Houston Independent School District received $300,000 in funding from business leaders to expand access to recycling within the district.
Exxon Mobil, Lyondell Basell and Tricon each presented the checks at Lantrip Elementary School this month to solidify its partnership for the pilot Zero-Waste Project.
The program will utilize a reduce, reuse and recycle sustainability plan focusing on material recycling, composting and waste management comprising 20 campuses from administration buildings to high schools in the district.
HISD will implement the program starting in April. The recycling project will be placed on campuses to make it easier for students and staff to understand the difference in each material that is being collected.
“As a company we are committed to sustainability especially with regard to better use of plastic waste instead of going to a landfill or being incinerated. We want to start here in Houston where we have large facilities in Baytown where we can recycle plastics,” said Loic Vivier, senior vice president Exxon Mobile specialty products. “The key is to address two significant hurdles. One is access, to have the infrastructure and logistics and the second is to educate our community of the necessity and how this benefits the environment and community overall.”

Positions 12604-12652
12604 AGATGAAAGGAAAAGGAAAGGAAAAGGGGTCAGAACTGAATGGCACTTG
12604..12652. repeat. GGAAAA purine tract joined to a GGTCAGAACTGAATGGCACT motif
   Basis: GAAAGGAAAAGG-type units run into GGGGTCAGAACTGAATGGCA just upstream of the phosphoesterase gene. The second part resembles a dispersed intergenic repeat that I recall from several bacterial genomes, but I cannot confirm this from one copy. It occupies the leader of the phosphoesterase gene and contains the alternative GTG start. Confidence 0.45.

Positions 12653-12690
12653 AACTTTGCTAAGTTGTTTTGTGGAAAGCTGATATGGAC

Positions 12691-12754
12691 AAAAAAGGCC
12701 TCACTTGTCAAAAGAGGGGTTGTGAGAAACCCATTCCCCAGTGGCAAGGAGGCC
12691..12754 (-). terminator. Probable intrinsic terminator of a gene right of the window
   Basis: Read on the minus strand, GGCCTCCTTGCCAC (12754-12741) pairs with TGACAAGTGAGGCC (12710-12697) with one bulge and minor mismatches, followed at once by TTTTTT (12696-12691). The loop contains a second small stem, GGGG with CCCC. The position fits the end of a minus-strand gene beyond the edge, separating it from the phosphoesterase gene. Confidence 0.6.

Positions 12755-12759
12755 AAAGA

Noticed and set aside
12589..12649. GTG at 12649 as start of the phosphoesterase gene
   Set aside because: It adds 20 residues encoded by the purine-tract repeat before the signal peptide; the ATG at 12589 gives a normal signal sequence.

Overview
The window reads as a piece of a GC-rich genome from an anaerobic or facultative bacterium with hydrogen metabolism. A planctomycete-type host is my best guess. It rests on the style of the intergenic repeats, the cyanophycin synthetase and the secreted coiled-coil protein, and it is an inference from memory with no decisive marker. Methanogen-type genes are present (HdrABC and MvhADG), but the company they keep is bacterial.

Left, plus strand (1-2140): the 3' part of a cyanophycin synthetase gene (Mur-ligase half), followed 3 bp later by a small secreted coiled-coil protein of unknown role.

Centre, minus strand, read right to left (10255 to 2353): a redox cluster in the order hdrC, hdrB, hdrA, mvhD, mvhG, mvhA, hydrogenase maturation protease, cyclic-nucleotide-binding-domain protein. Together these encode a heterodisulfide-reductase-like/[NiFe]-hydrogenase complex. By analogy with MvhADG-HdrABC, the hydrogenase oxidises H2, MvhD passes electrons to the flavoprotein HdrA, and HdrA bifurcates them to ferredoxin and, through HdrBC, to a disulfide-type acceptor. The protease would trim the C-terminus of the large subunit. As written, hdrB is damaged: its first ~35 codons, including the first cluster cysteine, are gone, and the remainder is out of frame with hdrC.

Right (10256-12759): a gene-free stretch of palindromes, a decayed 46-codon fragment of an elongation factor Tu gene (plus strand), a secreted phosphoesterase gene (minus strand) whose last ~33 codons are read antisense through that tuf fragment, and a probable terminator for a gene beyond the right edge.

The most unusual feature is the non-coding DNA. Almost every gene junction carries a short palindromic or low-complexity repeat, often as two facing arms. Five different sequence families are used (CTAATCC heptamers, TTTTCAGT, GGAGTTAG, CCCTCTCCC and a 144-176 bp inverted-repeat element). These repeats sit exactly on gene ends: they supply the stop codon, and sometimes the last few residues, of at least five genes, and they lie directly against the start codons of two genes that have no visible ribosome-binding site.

A team of Rice University undergraduate students will also be helping HISD in sustainability research and policy for its new program. The first phase of the research will focus on engaging with literature, case studies and informational interviews to gauge how HISD can move toward zero waste.
The second phase will allow a continuation of consultants’ findings on curriculum, logistics and operations, and economic value and sustainability.
“We want to provide equitable opportunities for our students,” said HISD Energy and Sustainability Quality Assurance Analyst Stephanie Walker. “We want these children to learn the importance of recycling, how to do it, and to take that knowledge home and apply it outside of the school campuses, because this is something our entire city will benefit from in the long run.”